The Academy award for best actress confers a burdensome glamour on its recipient, in most cases a career-high but sometimes a career-end, a longed-for prize that nothing can top, making its winner a pampered jewel in a very male prestige display. Like almost everything about the Academy Awards, it rewards tragedy rather than comedy, and grandiloquence rather than subtlety, so there is something operatic in lining up a five-part fantasy league of the best actress winners. But these are some of the most glorious and intensely pleasurable performances it is possible to watch.
Joan Fontaine in Hitchcock’s Suspicion has the girlish, coltish beauty that co-existed with the almost spinsterly style of the schoolteacher, and a smidgen of undeceived worldliness. Fontaine could play a saucer-eyed naivety and clumsy vulnerability, which is often how Hitchcock would cast her, but she also had humour and wit. There is a comic canter in her initial exchanges with the unreliable Cary Grant, a tension not just with him but within herself as she battles to suppress her attraction to this impudent man. There is a great scene which she smartly concludes by rejecting him and snapping her bag shut: a cheekily Freudian image. She was the English-rose romantic and dramatic lead, very different from the more obvious glamour of her sister, Olivia De Havilland.
Superficially similar is Ingrid Bergman in George Cukor’s Gaslight, adapted from the stage play by Patrick Hamilton. Bergman plays Paula, a beautiful, shy woman who has been swept off her feet and married by the sinister, manipulative charmer played by Charles Boyer. He pursues an insidious campaign to drive his wife mad, undermining her confidence in her own judgment and sanity, so that she can be sectioned, and he can gain ownership of her handsome London townhouse and the fabulous family jewels which he is sure are somewhere in the property. The movie has a fierce new significance in the era of #TimesUp: “gaslighting” has become a metaphor for male attempts to undermine women’s experience and testimony. It is an edge-of-the-seat performance from Bergman: melodramatic, yes, a little, but also very real and convincing in its depiction of someone losing faith in herself.
There is something vivid and shocking in the performance of Elizabeth Taylor in BUtterfield 8, playing the single girl about town whose gentlemen friends might leave her “presents” of cash on the nightstand – a world away from Audrey Hepburn in Breakfast at Tiffany’s. She plays a survivor of childhood abuse who is tormented by the thought that as a 13-year-old she “loved” the attentions of her abuser. The scene in which she reveals this is superb. Her eyes blaze with rage and self-hatred and we see her on the cusp of change, leaving behind the loveliness of her young womanhood and morphing into an older person’s wary hauteur, full of hard-won knowledge about the ways of the world.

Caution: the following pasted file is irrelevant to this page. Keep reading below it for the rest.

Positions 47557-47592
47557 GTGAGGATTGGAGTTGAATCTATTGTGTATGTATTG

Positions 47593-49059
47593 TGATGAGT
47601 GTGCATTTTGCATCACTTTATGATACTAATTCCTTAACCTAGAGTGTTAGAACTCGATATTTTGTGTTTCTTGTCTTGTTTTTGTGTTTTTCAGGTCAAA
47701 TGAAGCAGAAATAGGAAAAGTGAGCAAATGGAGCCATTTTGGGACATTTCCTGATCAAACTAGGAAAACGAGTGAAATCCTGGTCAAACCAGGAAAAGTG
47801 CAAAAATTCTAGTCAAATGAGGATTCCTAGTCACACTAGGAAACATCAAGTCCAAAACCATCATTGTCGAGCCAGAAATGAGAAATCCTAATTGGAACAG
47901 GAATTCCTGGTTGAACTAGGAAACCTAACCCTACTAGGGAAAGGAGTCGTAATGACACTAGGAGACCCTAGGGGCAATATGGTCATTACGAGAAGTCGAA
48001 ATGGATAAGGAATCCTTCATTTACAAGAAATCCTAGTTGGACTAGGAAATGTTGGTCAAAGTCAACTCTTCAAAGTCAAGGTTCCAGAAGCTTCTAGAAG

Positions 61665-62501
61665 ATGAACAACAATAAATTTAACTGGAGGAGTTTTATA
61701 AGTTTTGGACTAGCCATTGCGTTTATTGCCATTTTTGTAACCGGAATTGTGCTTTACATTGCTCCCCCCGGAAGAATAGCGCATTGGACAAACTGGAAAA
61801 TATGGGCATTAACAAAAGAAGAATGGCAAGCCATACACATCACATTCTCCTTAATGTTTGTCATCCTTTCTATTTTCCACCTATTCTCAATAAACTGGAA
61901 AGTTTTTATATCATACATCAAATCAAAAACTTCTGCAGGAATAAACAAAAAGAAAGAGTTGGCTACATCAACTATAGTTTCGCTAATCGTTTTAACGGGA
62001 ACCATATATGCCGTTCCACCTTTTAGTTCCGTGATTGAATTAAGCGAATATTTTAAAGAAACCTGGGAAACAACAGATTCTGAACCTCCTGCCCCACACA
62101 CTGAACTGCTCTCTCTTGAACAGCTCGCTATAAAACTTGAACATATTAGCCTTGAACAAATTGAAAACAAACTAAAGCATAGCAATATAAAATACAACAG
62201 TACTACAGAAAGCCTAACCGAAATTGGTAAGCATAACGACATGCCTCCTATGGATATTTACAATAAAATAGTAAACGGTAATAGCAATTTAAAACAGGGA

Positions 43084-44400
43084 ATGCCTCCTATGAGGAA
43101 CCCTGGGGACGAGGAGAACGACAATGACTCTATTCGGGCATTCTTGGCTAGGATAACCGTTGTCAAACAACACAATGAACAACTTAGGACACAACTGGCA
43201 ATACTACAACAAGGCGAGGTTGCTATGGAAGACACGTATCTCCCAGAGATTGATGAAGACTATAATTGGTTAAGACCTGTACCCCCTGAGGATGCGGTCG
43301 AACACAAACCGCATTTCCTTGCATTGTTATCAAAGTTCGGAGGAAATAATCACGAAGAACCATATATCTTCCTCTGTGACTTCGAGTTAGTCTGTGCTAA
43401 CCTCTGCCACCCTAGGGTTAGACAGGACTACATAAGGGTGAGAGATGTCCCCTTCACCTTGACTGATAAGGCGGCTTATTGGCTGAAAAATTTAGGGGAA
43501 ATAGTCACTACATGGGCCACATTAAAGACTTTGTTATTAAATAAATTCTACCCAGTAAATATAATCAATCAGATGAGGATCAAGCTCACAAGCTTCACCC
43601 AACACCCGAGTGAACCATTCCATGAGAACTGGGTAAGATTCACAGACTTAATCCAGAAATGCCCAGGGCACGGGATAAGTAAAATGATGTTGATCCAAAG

Meryl Streep’s performance in Sophie’s Choice could facetiously be described as the most Oscar-winningest Oscar-winning performance in Academy Awards history. But watched again now, it is still sensational. Streep plays a Polish Catholic Holocaust survivor who finds herself in a Brooklyn rooming house after the war, in a dysfunctional relationship with a bipolar man, played by Kevin Kline. Here she entrances a young would-be writer living downstairs, played by Peter MacNicol, who senses the secrets and lies hidden inside the precarious life Sophie has tried to build for herself. Her strange, forced gaiety and victimised demeanour are brilliantly sketched out in the initial present-day sequences – and then, via a stunning closeup on her face as she narrates – we go back to Nazi-occupied Poland, and then, finally, further back, to the horrendous “choice” she was forced to make when she first arrived at the death camp. Streep’s switches from accented English to Polish and German are a technical triumph and her set piece scenes are masterly.
She’s tough, she’s professional and yet she’s human and vulnerable: it’s the cheesiest possible combination for a female law enforcement officer in the movies, but nobody carried it off with more style, humanity and sympathy than Frances McDormand in the Coen brothers’ Fargo, a movie now enjoying a longform afterlife in TV. She is Marge Gunderson, a heavily pregnant cop who has to investigate a grotesquely incompetent series of violent crimes, while dealing with a difficult, failed-artist husband and an old boyfriend. She is hampered only by her pregnancy; the men she’s up against are hampered by their venality, stupidity and greed. McDormand has an unfakeable lightness of touch: she is utterly unique.
... for Sophie’s Choice. There is something so commanding in her address to the camera. “Mesmeric” is an awful cliche, and yet that is exactly what Streep is in this film. She is effectively playing a number of different Sophies: the prewar girl, terrified of her reactionary, antisemitic father; the young woman being herded into the camp; the fierce, self-hating survivor whose every ounce of energy is devoted to suppressing the memory of her “choice”; and then the postwar woman of mystery, who finds herself sharing her life with a damaged bully, who loves her in his own way. It is a great performance.
Peter has had his say on the greatest Oscar-winning lead actress ever. Now it’s time to find out who you, the people, have crowned your champion. We gave readers the chance to select their favourite from Peter’s five nominees, and here’s who they have chosen as their winner:
Peter will be announcing the winner in the best actor category and the result of the readers’ choice. Vote for your favourites below, and join us on Wednesday for the results.